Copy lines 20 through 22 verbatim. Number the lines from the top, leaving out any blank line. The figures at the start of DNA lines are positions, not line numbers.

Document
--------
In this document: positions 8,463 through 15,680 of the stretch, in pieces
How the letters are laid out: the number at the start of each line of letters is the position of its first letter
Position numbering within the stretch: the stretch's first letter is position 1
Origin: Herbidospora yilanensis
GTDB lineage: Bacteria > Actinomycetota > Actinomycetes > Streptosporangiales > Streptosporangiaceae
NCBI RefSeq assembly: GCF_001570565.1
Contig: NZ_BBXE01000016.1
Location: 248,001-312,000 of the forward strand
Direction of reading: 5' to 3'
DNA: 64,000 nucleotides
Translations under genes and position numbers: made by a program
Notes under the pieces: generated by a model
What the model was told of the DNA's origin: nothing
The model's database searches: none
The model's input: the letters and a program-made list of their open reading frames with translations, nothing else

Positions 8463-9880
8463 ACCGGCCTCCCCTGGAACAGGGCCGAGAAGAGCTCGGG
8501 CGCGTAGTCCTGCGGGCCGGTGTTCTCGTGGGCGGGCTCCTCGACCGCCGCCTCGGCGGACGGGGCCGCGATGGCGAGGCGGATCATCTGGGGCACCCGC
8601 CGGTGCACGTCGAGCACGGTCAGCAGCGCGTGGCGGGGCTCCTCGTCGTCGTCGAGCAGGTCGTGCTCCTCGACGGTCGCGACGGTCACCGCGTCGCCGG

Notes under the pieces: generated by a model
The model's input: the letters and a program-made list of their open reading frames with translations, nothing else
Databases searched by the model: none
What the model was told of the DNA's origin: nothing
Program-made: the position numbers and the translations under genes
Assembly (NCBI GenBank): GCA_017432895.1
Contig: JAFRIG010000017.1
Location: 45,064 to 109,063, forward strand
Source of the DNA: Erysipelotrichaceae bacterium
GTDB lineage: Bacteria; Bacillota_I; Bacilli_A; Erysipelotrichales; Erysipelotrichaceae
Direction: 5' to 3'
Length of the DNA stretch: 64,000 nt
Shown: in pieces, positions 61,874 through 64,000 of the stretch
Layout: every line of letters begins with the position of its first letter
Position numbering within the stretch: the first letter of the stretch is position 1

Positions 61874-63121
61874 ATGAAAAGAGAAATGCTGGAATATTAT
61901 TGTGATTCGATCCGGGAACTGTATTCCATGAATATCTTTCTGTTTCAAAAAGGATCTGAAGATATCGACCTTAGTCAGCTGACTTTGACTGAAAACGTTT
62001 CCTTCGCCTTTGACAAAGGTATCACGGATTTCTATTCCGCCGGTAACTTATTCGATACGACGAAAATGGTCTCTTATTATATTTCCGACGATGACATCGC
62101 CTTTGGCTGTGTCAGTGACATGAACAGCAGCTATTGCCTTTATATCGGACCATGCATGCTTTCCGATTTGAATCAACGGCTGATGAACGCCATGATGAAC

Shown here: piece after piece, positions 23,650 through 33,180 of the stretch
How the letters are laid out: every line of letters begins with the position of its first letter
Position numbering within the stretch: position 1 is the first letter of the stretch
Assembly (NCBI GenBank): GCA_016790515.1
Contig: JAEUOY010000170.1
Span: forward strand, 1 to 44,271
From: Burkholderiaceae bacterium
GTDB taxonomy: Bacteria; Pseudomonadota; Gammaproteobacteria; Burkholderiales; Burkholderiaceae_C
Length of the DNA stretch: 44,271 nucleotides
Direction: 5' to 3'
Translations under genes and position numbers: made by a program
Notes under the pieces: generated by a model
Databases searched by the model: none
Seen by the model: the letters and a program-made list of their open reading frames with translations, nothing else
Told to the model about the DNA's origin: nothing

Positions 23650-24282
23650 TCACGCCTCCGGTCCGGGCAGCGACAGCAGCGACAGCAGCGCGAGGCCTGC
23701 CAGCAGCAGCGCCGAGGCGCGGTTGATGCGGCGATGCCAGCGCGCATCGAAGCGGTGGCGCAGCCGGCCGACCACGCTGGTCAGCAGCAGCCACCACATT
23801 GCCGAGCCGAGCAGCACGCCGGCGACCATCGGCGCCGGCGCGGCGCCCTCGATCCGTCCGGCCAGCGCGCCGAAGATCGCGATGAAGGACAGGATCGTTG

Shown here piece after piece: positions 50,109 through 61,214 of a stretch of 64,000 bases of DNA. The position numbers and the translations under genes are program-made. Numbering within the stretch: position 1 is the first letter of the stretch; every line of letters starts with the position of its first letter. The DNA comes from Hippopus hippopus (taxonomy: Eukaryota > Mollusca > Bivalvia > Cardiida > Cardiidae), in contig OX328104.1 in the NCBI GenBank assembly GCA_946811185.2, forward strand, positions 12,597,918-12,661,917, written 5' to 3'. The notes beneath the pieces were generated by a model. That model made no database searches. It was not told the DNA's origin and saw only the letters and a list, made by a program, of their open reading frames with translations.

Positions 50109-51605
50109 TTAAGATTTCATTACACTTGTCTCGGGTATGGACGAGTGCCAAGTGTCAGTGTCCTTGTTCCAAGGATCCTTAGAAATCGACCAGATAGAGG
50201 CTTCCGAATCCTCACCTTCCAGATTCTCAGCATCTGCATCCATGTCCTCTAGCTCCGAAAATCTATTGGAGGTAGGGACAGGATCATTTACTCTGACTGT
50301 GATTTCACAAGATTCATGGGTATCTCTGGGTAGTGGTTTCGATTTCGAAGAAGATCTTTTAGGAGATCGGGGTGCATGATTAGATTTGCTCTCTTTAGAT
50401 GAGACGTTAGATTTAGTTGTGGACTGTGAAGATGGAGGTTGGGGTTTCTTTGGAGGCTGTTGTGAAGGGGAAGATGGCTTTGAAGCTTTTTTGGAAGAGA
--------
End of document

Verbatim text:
Notes under the pieces: generated by a model
The model's input: the letters and a program-made list of their open reading frames with translations, nothing else
Databases searched by the model: none